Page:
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Ceph : open source software designed to provide highly scalable object… (see below)
AWS IoT (Amazon internet of things) is an Amazon Web Services platform that collects and analyzes data from internet-connected devices and sensors and connects that data to AWS cloud applications.(see below)
A/B testing, sometimes called split testing, is an assessment tool for identifying which version of something helps an individual or organization meet a business goal more effectively (see below)
Software-defined storage (SDS) is an approach to data storage in which the programming that controls storage-related tasks is decoupled from the physical storage hardware. (see below)
A RESTful API is an application program interface (API) that uses HTTP requests to GET, PUT, POST and DELETE data. (see below)
|Ceph is open source software designed to provide highly scalable object-, block- and file-based storage under a unified system.
Ceph storage clusters are designed to run on commodity hardware, using an algorithm called CRUSH (Controlled Replication Under Scalable Hashing) to ensure data is evenly distributed across the cluster and that all cluster nodes can retrieve data quickly without any centralized bottlenecks.
Ceph object storage is accessible through Amazon Simple Storage Service (S3) and OpenStack Swift Representational State Transfer (REST)-based application programming interfaces (APIs) and includes a native API for integration with software applications.
Ceph block storage makes use of a Ceph Block Device, which is a virtual disk that can be attached to bare-metal Linux-based servers or virtual machines. The Ceph Reliable Autonomic Distributed Object Store (RADOS) provides block storage capabilities, such as snapshots and replication. The Ceph RADOS Block Device is integrated to work as a back end with OpenStack Block Storage.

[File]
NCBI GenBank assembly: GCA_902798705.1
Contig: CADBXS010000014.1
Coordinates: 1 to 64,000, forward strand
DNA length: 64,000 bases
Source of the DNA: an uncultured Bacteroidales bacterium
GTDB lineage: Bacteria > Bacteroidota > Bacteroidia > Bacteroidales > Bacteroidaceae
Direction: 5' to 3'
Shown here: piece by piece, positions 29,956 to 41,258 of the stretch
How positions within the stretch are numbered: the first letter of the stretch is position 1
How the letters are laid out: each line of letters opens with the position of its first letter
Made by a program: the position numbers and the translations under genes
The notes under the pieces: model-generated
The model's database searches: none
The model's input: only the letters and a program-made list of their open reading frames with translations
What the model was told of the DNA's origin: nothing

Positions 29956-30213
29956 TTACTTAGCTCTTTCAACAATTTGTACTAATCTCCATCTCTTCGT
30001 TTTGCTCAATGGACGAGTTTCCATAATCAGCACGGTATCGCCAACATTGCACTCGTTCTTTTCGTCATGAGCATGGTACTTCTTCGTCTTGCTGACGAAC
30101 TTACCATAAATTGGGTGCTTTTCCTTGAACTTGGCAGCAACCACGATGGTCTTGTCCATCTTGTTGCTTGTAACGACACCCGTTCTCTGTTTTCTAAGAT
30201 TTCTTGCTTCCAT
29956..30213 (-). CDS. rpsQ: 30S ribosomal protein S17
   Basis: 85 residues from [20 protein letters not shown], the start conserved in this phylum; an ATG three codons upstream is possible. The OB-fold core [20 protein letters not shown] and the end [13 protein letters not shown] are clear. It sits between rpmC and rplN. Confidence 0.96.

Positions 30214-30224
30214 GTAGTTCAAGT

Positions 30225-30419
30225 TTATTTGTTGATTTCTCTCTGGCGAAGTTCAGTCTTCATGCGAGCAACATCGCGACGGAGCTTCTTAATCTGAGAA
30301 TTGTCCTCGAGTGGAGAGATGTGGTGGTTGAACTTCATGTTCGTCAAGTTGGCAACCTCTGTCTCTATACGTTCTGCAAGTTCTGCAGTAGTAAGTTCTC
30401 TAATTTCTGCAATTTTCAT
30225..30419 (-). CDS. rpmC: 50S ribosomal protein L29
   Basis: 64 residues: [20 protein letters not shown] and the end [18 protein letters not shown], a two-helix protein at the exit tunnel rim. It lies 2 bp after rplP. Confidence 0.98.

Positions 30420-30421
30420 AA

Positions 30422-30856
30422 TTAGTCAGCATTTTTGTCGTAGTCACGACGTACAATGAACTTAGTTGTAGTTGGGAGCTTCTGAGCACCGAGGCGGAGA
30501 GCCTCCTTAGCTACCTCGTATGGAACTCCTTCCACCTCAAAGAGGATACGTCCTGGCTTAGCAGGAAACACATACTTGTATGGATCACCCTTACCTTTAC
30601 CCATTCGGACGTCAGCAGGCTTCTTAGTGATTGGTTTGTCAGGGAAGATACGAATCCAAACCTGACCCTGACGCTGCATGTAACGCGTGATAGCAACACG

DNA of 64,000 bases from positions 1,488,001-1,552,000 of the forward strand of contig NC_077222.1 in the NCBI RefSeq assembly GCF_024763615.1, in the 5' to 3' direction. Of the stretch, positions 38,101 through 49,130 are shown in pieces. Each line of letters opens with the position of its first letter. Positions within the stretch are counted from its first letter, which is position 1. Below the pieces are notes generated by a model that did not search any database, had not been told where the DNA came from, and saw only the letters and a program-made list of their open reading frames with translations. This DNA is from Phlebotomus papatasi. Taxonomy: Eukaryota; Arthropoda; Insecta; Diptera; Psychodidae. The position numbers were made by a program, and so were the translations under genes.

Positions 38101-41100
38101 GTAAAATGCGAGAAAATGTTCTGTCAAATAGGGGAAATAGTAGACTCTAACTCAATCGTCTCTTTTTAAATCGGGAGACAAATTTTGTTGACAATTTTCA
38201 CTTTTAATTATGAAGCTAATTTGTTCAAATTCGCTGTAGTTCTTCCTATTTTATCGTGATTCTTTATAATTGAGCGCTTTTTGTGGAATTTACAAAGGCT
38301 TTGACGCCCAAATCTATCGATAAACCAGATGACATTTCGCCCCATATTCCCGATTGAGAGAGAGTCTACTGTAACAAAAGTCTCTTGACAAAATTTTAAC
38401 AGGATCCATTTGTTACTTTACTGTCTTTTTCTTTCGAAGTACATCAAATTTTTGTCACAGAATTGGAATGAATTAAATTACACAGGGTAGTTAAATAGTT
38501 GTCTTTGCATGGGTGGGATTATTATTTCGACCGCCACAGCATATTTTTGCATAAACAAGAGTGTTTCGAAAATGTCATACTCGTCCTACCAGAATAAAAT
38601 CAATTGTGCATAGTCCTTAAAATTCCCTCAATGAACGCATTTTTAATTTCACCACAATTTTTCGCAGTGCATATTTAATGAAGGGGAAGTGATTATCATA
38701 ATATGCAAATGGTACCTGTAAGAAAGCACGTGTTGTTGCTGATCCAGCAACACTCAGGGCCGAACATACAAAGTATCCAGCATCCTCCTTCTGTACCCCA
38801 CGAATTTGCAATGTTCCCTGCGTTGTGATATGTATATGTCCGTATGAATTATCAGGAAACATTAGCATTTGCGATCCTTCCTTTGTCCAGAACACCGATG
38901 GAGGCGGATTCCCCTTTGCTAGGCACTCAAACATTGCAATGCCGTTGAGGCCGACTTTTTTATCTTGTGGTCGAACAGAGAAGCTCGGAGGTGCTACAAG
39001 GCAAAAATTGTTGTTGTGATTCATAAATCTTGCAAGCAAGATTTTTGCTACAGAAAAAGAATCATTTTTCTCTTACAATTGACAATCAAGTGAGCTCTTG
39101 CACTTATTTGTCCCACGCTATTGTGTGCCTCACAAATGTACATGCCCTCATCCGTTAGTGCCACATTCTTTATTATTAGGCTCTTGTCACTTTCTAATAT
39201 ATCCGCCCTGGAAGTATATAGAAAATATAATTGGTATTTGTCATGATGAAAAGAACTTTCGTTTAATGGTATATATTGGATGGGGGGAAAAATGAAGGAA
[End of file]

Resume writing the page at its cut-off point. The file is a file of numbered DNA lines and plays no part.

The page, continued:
Ceph file storage makes use of the Portable Operating System Interface (POSIX)-compliant Ceph file system (CephFS) to store data in a Ceph Storage Cluster. CephFS uses the same clustered system as Ceph block storage and Ceph object storage.
History of Ceph
Sage Weil is credited with the creation of Ceph as part of a doctorate project at the University of California, Santa Cruz. The project was the culmination of years of research by professors and graduate students at UC Santa Cruz. The name Ceph stems from Cephalopod, a class of mollusks that includes cuttlefish, octopus and squid.
The Ceph open source project started in 2004, and the software became available under an open source license in 2006.
After completing his doctorate, Weil worked on the open source Ceph project with the support of DreamHost, a Los Angeles-based web hosting company he co-founded, and a small team of engineers. In 2012, they formed a startup called Inktank Inc. to provide a commercially supported version of Ceph for enterprise users.
Red Hat Inc. acquired Inktank in 2014 for $175 million. Weil assumed the role of Ceph principal architect at Red Hat.
Red Hat and SUSE LLC sell subscription-based, commercially supported versions of Ceph. Vendors offering hardware designed specifically for use with Ceph software include Fujitsu, Super Micro Computer and Western Digital’s SanDisk division.